If the latter two points happen, then the first point will inevitably result

There will be a bell curve to change and the industry will reach a tipping point where more people will not be free pitching than those doing it. The practice of free pitching will then gradually lose traction.

 –You have no chance of changing minds if you don’t aim and fire.

You have to believe you can change things for the better. Some you’ll win and some you’ll lose. But the biggest single impact of giving up the free pitch are:

You’ll feel better about what you do.

You won’t get those nagging feelings that you wasted your time. That you’re working for nothing. You’ll feel like a design professional someone who sells their expertise for money, not someone who draws pictures for free.

So come on. What’s stopping you? Let’s change the design industry, let’s kick free pitching out.  If you’re curious to know what to replace free pitching with, give me a call on 020 7251 9229 or email me on

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  • Maxine Horn November 30, -0001 at 12:00 am

    A valiant brothers-in-arms rally cry John, and one that has been made before you and doubtless will be made many more times long after you’ve hung up your bugle.

    Having made the same call myself more than once in my career, I completely agree with your argument.

    Will designers in the majority required to make the difference take action?
    I hope so but I doubt it, as they have always had the power to stamp it out but fear doing so.

    That fear is palpable even if pitching most often results in a financial loss to the agency which can also be the result even if they did win the business.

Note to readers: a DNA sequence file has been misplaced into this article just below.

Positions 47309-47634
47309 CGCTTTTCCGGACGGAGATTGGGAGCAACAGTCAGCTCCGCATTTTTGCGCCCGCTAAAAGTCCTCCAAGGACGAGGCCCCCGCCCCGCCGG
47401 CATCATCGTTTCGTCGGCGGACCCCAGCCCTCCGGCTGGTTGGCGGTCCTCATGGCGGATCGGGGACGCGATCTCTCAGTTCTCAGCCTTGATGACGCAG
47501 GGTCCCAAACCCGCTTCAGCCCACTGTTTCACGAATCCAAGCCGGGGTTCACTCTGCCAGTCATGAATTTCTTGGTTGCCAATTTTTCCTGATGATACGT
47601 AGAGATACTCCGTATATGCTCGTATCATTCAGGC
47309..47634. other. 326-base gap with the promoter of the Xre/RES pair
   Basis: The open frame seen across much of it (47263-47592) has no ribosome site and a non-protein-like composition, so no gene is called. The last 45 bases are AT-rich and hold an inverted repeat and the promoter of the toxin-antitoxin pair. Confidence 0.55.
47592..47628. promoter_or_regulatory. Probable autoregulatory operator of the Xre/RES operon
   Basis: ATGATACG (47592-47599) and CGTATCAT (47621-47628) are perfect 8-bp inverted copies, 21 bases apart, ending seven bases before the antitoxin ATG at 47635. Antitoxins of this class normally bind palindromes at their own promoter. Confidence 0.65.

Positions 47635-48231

It’s a tough one and I wish you all the best.

  • John Scarrott November 30, -0001 at 12:00 am

    Maxine, thanks for your support. What we need is a plan, and the will of the industry to make it so. One of these is easy, the other is tougher. But just because they’ve not yet been achieved does not mean to say they won’t be or can’t be. It’s not about forcing a change that the industry does not want. It’s about enabling a change for those who choose it, in a way that they can get behind and implement to see a real and measurable difference in outcome. This is key. Whatever the answer is, for it to be accepted it’s got to be easier and more effective than a free pitch. A change that creates better outcomes for designers, their clients and the business of design as a whole. Come to think of it, it might not be so tough after all…..

  • Caroline Norman November 30, -0001 at 12:00 am

    John, yes, a valiant cry and as Maxine points out, one we have heard many times.

    Given designers work in a market of over supply (too many designers and not enough work), I suspect a ‘no pitching’ policy is likely to last as long as it takes for the first opportunist designer to break rank. If we worked within a regulatory framework then this would be different, but we don’t.

    As designers, we need to look at the value we put on our work, if we treat it as a commodity and the prospective client’s decision is simply based on what they ‘like’ most, then we only have ourselves to blame.

    Whilst dealing with calls for free work it is important to distinguish between doing the whole job for free and hoping to get paid, and offering a ‘free sample’ (apologies if this sounds a bit too much like retail) that allows a prospective client to be sure they are going to be working with the right people. And of course as design businesses we should keep track of and limit the proportion of time we spend on speculative work.